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A Program of Spiritual Formation for Candidates to the Priesthood

The Lay Monastic Community of Caryana


 
 
 

 

 


A PROGRAM OF SPIRITUAL
FORMATION FOR CANDIDATES
TO THE PRIESTHOOD


 

 


PART THREE

 

I.  WHY THIS PROGRAM MUST BE ADOPTED IMMEDIATELY IN FULL

1. This is the only time the seminarian will have the occasion to learn and live the Gospel in full and in an ideal atmosphere. In the world, he will never have this luxury. Every force in the world will work to make him go against what he had learned. If he does not acquire a strong spiritual life now, he will never have a chance later. "Spirituality must be given in the seminary. It will be more difficult when they are out" (Formation in Seminaries, L 'Osservatore Romano, April 21, 1980).

2. Like the apostles before the Ascension, the seminarians could easily forget everything they have learned. It has happened to the best of men. They will find themselves using worldly-wise solutions instead. But when these fail, as they surely will, they can always go back to their seminary days where they have learned the real solutions. If they cannot recall this, at least, they know where and in what books on spirituality these could be found.

3. Without this intense training in spirituality to look back to, they would despair and be destroyed in the world. Thus, St. John, in the Apocalypse, in rebuking Christian communities that had gone astray, encouraged them to look back to their former charity wherewith they excelled.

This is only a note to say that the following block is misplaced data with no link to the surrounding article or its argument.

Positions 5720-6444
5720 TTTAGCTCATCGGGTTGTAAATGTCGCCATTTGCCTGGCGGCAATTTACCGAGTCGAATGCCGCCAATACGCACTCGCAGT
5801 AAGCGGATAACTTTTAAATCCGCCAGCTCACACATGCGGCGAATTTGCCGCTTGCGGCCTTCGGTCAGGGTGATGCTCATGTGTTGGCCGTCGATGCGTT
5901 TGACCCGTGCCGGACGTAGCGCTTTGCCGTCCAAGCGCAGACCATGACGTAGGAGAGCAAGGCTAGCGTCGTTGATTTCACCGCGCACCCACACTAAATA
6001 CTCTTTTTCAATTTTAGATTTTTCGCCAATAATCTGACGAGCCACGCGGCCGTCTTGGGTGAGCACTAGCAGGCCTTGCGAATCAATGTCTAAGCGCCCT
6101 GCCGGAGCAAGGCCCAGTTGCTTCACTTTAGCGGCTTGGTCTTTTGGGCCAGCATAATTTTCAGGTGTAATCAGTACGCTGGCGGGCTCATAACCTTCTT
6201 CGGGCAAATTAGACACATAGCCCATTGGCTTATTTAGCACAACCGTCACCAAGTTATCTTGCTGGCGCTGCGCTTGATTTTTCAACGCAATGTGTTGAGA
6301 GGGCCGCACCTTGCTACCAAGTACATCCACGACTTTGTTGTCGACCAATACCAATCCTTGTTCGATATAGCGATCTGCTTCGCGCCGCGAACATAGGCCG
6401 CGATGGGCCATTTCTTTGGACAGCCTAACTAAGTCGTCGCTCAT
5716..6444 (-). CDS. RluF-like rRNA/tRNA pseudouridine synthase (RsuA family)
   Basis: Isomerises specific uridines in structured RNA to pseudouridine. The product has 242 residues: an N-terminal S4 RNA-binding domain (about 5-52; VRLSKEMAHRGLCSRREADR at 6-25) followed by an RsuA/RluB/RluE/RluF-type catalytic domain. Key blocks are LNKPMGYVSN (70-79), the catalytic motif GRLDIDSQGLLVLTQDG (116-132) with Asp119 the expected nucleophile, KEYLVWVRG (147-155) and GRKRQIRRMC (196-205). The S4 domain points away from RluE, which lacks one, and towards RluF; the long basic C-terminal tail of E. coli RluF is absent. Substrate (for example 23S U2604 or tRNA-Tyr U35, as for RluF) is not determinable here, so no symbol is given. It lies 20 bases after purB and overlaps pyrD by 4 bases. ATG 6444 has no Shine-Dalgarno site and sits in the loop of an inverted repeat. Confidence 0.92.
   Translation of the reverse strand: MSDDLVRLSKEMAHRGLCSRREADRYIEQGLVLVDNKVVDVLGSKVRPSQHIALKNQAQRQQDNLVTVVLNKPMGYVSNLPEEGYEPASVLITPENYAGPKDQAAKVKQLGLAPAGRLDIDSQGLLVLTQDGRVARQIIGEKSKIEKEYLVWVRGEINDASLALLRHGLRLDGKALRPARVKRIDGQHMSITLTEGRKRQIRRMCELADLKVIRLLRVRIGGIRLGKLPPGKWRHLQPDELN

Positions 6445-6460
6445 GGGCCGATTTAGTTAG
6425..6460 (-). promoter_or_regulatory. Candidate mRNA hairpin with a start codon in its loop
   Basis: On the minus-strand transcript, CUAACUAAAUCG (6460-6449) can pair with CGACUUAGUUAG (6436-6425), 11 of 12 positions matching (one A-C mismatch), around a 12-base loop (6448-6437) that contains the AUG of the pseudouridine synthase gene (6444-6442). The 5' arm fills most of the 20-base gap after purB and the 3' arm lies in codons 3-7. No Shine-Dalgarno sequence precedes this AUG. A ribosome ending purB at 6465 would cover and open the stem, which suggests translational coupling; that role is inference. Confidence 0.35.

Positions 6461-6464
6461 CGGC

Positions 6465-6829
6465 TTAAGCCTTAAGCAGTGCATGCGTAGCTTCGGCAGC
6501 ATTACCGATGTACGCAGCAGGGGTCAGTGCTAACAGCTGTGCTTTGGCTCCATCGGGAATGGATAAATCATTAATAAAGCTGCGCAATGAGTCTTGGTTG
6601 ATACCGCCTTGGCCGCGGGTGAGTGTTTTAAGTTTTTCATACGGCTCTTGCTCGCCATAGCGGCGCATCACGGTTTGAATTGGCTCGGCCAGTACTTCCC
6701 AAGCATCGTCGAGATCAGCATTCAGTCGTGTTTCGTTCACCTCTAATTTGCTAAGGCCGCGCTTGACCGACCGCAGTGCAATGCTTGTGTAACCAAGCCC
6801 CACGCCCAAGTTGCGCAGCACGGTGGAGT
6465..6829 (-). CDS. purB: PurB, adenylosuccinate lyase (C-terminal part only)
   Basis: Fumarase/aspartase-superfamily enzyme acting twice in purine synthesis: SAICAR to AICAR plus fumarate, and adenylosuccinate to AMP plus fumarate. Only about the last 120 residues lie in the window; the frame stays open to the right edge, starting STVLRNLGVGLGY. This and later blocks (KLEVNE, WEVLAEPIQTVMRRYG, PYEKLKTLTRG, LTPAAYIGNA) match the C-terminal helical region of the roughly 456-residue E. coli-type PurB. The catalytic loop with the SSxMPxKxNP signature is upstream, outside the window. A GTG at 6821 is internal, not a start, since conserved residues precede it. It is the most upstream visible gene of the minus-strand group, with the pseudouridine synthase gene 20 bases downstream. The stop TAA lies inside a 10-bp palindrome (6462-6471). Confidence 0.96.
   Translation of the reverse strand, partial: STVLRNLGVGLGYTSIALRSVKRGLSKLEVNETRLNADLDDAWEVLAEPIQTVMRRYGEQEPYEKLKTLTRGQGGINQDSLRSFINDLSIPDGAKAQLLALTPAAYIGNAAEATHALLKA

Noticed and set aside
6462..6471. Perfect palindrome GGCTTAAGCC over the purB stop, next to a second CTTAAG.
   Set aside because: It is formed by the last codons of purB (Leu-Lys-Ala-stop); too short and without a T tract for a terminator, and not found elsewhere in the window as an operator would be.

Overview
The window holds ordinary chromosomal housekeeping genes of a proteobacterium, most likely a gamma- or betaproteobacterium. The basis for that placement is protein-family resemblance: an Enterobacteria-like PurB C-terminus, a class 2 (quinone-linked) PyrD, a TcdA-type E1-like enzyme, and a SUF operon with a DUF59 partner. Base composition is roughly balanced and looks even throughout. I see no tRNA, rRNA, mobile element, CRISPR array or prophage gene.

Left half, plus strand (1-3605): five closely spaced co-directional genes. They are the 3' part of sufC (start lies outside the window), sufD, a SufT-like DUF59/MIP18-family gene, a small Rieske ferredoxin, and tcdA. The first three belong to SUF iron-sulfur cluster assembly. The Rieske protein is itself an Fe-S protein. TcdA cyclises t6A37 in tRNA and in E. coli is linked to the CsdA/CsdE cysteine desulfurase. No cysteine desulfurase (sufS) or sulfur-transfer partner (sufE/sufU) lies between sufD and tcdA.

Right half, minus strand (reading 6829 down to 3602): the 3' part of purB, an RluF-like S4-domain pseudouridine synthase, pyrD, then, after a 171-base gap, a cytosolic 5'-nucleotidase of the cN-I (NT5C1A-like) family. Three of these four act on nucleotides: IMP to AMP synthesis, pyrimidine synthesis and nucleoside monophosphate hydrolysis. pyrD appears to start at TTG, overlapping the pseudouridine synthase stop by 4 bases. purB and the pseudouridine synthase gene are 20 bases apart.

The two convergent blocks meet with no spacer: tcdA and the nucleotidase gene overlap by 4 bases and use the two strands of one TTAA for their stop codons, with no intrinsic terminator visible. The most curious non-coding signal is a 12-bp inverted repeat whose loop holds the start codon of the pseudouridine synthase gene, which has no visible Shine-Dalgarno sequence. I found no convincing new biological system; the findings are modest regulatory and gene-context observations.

The Success of the Program Depends on the Kind of Soil

 

          In spite of this program, success is not guaranteed. Judas, after all, had the best seminary training. Much depends on the kind of soil the seminarian's soul is. Though the very commands of Christ teach us how to fertilize the soil, more often than not the seminarians do nothing about it and remain stony soil or wayside soil or hard soil... in these kinds of soil the seed of the Word of God can never grow and prosper.



II. LEARNING FROM THE HISTORY OF THE CHURCH


        Having learned from the Golden Age of Europe when the Catholic Religion united Europe into the Holy Roman Empire, the Bourbon of France, wanting to keep France powerful and united, realized that that strength would have to come from its Catholicism. The Church TODAY should do no less.

        The problem was that though the Catho1ic Church in the 17th century was powerful and wealthy, the Church was nominal Catholic. And so the attempt to renew the Church was on a Church that was anything but strong. The long spiritual decline that had been going on had weakened the structure, and reversal of the trend could only come with a long-term and violent spiritual renewal.

        The Council of Trent in 1564 had promulgated decrees for reform, but like all councils the decrees remained dead and unheeded. Since the structure had weakened, reform had to begin from the bottom. Suddenly there arose in France the flowering of mystical vitality and spiritual creativity. A small group of bishops, priests, nobility, religious and laity adapted the formative influences of the old Catholic Tradition. The most powerful influence is the importance of the living testimony of Scriptures and teachings of the Church Fathers. This was accentuated by lay monastic communities, like the Devotio Moderna (which even today is the most powerful religious force in the Scandinavian countries). Devotio Moderna is known to us through the book Imitation of Christ by Thomas Kempis.